SoFi (short for Social Finance) is a fintech company and chartered bank that provides a wide variety of financial products. It is best-known for student loan offerings and online investment accounts, but SoFi also maintains a significant presence in the world of mortgage lending.
For home loans, SoFi offers 10, 15, 20, and 30-year fixed terms with as little as 3% down. It offers some seriously competitive rates, and you can count on one-on-one support from application to close. SoFi also partners with HomeStory, which can hook you up with a rebate up to $9,500 when you work with one of its approved realtors.
Plus, SoFi’s Lock and Look feature can secure your interest rate for up to 90 days while you shop around. SoFi is also committed to making sure you close on your house as expected. It even offers a $2,000 guarantee if its loan officers can’t help you get the deal done on time.
6. PNC Bank
PNC Bank is one of the largest financial institutions in the U.S. Its branch coverage area extends from the Mid-Atlantic to Texas, and it also comes with a top-tier online banking platform.
If you’re feeling overwhelmed just starting the process of looking for a mortgage, PNC can be a great place to start. Its online platform is extremely user-friendly and it walks you through every step of the process.
You can quickly calculate the affordability of a home and get a sense of your rates with some easy, basic information. From there, you can move on to your application with the assistance of a PNC home lending rep. Plus, if you prefer talking things out in person, PNC will help find a local loan officer to connect you with.
PNC offers fixed-rate mortgages with terms ranging from 10 to 30 years. Down payments are as low as 3%, and you can apply for a PNC grant that’ll cover up to $5,000 of your closing costs. PNC also offers Home Equity Loans and Home Equity Lines of Credit (HELOC) if you’re looking to use your home’s equity down the road.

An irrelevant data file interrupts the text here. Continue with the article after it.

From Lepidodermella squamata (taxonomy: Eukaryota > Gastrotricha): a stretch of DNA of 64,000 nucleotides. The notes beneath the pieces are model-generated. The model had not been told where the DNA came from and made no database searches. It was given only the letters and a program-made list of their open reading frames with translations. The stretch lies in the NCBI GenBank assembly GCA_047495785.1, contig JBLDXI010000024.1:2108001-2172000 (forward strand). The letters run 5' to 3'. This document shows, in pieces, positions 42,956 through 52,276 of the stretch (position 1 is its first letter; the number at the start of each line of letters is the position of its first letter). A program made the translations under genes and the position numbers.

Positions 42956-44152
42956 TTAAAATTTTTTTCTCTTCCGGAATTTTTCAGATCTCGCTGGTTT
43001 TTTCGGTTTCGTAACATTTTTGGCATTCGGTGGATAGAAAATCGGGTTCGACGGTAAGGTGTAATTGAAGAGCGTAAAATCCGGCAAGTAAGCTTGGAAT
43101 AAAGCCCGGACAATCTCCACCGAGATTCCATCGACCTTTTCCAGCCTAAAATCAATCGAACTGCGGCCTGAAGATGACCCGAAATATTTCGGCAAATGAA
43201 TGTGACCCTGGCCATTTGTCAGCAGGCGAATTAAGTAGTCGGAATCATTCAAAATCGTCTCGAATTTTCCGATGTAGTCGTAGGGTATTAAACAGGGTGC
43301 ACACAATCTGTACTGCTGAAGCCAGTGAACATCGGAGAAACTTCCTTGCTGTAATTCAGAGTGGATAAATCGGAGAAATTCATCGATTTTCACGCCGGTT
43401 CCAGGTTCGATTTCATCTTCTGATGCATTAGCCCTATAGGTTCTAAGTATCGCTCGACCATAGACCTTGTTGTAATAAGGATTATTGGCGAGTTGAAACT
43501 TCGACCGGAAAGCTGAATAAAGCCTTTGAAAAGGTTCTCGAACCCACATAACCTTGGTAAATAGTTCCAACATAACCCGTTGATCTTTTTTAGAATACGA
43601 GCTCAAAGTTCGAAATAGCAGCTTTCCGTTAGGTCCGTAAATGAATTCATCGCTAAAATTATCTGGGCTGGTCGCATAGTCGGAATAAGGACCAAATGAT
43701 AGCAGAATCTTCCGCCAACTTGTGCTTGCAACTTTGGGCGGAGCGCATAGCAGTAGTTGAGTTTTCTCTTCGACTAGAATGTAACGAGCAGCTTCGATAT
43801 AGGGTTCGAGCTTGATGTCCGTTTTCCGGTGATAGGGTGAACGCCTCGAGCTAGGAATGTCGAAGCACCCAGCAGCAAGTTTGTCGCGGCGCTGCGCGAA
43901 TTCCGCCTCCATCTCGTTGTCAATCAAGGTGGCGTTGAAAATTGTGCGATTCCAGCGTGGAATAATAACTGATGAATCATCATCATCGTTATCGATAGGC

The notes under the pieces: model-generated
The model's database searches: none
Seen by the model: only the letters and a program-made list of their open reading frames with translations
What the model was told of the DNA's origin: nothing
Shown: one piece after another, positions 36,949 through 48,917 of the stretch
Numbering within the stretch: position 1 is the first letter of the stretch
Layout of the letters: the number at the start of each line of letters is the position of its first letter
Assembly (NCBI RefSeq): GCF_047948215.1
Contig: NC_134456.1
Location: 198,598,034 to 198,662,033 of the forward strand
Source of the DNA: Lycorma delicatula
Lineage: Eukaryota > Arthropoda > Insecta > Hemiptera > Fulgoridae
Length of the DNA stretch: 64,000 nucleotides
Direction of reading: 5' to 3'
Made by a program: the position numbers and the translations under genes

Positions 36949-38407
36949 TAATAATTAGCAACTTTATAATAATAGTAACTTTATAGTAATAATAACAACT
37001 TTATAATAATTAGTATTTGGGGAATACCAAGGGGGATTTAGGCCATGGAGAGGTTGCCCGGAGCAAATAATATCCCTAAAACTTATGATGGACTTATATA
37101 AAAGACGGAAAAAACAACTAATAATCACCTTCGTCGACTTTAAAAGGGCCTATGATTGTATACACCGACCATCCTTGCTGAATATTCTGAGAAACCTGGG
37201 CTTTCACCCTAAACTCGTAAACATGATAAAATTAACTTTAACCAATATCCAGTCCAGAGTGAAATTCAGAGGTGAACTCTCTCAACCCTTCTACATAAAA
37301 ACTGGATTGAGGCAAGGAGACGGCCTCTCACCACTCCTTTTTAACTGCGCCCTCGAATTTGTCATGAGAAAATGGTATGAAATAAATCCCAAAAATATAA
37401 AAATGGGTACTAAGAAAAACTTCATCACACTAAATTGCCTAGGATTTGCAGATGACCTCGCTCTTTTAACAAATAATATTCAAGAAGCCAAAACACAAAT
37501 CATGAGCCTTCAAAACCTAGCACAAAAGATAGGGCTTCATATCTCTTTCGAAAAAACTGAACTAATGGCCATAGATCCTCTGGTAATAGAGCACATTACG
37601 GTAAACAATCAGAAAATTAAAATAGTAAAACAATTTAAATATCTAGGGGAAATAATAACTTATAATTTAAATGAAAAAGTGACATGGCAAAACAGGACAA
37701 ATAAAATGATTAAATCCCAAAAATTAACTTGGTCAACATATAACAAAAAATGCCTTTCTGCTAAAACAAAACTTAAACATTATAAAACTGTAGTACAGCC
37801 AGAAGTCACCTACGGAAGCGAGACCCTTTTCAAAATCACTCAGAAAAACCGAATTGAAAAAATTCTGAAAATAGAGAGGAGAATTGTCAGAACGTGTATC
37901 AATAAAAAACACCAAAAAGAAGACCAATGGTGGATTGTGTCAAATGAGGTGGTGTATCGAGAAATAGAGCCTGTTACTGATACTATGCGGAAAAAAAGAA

7. Chase Bank
New York-based Chase Bank is the largest bank in the U.S., so it comes as no surprise that it’s also one of the biggest mortgage lenders.
Much like Chase’s bank account offerings, you can grab any type of mortgage you might be looking for. It offers both fixed and adjustable rates on conventional, and jumbo loans, plus VA and FHA options.
When you get ready to apply, Chase simplifies the upfront work with a quick pre-approval application and a handy online tool to help define your budget. It also provides a simplified breakdown of the pros and cons of each type of loan, so that you can easily figure out what makes sense for you.
8. Bank of America
Bank of America (BoA) is another supersized bank that you’ve probably heard of. With thousands of branches throughout the U.S., BoA commands a significant percentage of all American retail deposits.
When it comes to mortgages, BoA operates in a similar way as Chase, with a ton of different options to choose from. The bank is also known for rewarding its most loyal customers, so you might be in line for a discount if you have a pre-existing relationship.
While BoA is a fairly traditional bank, it’s also up with the times when it comes to online applications. You can quickly get pre-approval, and BoA also offers a real estate center to help you poke around for the perfect home. From there, it’s as simple as filling out an application and finding a good rate.
What is a Mortgage?
If you plan on becoming a homeowner, you’re probably familiar with the idea of a mortgage. While we’d all love to pay for a new house in cash, the vast majority of people need to finance the purchase. This is where a mortgage loan comes into play.
A mortgage is a type of loan that you can use to purchase a house, piece of land, or other real estate property. When you take out a mortgage, like any loan, you’re agreeing to pay your lender back over time. These terms are agreed upon upfront, and borrowers typically have a set monthly payment for the duration of their mortgage. A mortgage is a secured loan, and the property you’re purchasing serves as the collateral.